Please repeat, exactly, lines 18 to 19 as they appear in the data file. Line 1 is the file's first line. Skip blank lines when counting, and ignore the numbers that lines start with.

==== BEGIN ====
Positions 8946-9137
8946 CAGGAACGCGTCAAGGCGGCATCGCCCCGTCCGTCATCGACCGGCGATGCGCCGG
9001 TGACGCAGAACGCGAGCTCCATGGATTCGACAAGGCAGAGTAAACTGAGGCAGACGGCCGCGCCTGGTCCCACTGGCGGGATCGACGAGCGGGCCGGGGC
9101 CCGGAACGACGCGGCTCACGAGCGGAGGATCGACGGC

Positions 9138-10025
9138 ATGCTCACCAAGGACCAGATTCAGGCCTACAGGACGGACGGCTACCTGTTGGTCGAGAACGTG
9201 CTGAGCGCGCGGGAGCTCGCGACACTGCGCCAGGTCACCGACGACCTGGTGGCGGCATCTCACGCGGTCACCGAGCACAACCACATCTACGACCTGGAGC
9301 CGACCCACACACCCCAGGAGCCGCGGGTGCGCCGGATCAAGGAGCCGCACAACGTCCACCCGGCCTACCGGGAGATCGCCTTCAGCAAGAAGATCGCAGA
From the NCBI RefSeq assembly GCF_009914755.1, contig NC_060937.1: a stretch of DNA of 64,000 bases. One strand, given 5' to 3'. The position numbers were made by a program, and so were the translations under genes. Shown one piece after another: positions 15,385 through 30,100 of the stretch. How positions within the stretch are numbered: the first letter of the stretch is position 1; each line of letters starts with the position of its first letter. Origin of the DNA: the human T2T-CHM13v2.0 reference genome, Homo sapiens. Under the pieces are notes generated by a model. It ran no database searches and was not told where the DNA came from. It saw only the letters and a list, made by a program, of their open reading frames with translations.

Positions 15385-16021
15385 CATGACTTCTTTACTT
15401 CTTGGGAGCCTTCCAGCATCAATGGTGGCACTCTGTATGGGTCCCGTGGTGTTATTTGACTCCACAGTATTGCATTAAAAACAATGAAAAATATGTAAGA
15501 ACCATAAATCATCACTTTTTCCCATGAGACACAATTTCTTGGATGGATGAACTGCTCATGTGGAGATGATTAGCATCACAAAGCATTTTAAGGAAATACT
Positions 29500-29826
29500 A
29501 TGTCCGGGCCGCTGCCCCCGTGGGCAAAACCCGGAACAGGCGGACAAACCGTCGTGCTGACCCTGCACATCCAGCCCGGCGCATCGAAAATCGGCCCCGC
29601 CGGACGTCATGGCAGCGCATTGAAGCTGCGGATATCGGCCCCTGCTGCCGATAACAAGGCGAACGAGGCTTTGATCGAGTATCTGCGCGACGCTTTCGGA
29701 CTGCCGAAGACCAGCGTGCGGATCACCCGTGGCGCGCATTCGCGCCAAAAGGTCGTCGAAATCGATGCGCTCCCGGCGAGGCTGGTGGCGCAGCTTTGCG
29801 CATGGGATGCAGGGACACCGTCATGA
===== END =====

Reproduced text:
29701 CTGCCGAAGACCAGCGTGCGGATCACCCGTGGCGCGCATTCGCGCCAAAAGGTCGTCGAAATCGATGCGCTCCCGGCGAGGCTGGTGGCGCAGCTTTGCG
29801 CATGGGATGCAGGGACACCGTCATGA